Africa

Wife of South Sudan's exiled VP describes homeland horrors on Australia visit

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With the world's newest country falling further into the grip of famine and civil war, solutions to the crisis in South Sudan appear as distant as ever.

At the heart of the crisis has been the conflict between the government and exiled former Vice President Riek Machar, whose wife is in Australia sharing some frank views on the predicament in her homeland.

Touring World Vision's Melbourne head office, Angelina Teny, the wife of former Vice President Riek Machar, spent time with those raising funds for South Sudan, explaining the confronting reality of the world's youngest nation.

"I don't know if any of you have seen a dying child because they cannot have food," she told SBS World News

"That is - I don't have a word to describe it - I have seen it, I have been there, the whole thing is not a story for me."

South Sudan's rebel leader and now Vice President Riek Machar, center-left, walks with President Salva Kiir, center-right, in April 2016
South Sudan's rebel leader and now Vice President Riek Machar, center-left, walks with President Salva Kiir, center-right, in April 2016 (AAP)
AAP

Ms Teny and her husband fled South Sudan's capital Juba last July when he was sacked by President Salva Kiir, fearing they would be harmed.

Dr Machar's armed resistance against the government has been criticised in some quarters as unnecessary; his wife says it's unavoidable.

"Whether your conscience would allow you to walk away and allow communities to be slaughtered, that's another thing, so these choices all have their own consequences," she said.

Remarkably, Ms Teny conceded some acts committed by forces loyal to her husband may at some time in the future be regarded as atrocities or possibly even war crimes.

"Definitely because you know when this crisis started in 2013 it was a spontaneous response to an action that was done in Juba, where over 20,000 people - one ethnic group - were targeted by the government," she said.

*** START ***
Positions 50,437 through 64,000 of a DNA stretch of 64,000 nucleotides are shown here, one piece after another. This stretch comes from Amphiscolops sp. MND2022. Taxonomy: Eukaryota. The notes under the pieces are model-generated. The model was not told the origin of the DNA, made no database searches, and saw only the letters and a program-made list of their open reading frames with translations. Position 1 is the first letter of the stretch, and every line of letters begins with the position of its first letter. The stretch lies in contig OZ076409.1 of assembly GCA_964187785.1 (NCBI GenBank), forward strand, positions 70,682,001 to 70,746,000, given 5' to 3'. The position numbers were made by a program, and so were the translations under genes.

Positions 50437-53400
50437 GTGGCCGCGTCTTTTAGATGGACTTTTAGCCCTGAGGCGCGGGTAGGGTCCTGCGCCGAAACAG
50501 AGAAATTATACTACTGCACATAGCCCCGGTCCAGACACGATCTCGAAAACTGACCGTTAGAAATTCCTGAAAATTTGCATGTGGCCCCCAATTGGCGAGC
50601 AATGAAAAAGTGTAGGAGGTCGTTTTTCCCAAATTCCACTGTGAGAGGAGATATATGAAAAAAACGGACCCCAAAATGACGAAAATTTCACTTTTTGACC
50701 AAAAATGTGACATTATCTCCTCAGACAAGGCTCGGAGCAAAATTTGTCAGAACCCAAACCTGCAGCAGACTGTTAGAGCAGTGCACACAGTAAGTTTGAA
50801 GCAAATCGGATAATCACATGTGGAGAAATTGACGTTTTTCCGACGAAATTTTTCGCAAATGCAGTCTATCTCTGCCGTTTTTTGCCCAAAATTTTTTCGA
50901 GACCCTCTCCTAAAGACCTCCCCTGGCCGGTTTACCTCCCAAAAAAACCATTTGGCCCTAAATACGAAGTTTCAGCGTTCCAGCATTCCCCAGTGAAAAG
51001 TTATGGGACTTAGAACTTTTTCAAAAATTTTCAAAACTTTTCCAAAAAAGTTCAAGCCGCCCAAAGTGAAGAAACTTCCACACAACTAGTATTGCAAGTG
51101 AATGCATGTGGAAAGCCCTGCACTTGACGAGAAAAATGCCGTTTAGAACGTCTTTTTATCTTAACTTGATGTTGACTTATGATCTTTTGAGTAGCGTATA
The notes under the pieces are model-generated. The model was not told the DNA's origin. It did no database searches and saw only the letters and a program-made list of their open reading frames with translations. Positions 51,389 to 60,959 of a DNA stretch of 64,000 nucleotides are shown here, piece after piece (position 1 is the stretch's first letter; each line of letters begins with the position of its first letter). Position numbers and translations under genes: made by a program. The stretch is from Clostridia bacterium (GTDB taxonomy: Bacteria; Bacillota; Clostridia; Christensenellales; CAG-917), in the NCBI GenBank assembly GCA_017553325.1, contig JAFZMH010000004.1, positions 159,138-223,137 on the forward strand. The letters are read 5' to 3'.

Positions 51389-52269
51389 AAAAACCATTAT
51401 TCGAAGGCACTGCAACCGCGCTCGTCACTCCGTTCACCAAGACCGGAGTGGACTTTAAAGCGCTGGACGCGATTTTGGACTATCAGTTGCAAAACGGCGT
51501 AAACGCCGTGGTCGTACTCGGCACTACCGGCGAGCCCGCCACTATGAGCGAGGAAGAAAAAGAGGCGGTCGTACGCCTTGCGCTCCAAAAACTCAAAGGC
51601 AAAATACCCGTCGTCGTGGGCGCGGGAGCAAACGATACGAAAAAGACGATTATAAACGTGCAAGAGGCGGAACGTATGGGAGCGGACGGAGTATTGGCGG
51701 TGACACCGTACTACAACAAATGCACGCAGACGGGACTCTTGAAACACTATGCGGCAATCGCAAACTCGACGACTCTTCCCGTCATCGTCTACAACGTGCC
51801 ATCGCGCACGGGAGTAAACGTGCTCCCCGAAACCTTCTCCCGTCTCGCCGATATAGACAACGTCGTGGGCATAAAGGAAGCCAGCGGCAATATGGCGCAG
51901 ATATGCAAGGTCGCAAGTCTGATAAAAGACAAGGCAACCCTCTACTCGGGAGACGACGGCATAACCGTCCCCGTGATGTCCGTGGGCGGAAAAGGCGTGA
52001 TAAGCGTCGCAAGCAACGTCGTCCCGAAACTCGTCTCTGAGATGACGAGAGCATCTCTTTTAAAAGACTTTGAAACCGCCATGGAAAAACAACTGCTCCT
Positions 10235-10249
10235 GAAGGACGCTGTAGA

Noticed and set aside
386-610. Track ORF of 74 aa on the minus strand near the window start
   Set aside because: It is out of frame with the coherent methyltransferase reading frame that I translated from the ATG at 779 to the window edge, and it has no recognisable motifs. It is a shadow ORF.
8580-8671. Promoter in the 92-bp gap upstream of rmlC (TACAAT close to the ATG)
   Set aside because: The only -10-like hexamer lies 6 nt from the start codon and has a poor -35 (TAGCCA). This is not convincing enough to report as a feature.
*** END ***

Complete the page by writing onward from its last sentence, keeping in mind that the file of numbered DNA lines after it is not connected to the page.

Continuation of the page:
Ms Teny said she's aware of the social issues and links to crime directed at South Sudanese Australians, and she's calling for calm. 

"The division back home also manifests itself in our diaspora communities - so one message we are telling them is please start the process of reconciliation among yourselves."

Aid agencies have criticised the government for cutting foreign aid in the recent Budget.

South Sudanese rebel soldiers raise their weapons at a military camp in the capital Juba, South Sudan, Thursday, April 7, 2016.
South Sudanese rebel soldiers raise their weapons at a military camp in the capital Juba, South Sudan, Thursday, April 7, 2016.(AAP)
AAP

Oxfam Australia's chief, Helen Szoke, returned from South Sudan last week and described the experience as confronting.

"We met people who had been walking nine days through the swamp to escape the conflict," she said.

"This is very much a famine which has been produced by the conflict in that country."

World Vision's Tim Costello also visited South Sudan recently and said he was perplexed at the timing of the government's decision.

"Now a famine in South Sudan, now desperate refugees pouring into Uganda - a million of them - these aid cuts could not come at a worse time."

It's a view Ms Teny also expressed to politicians during her brief Australian visit.

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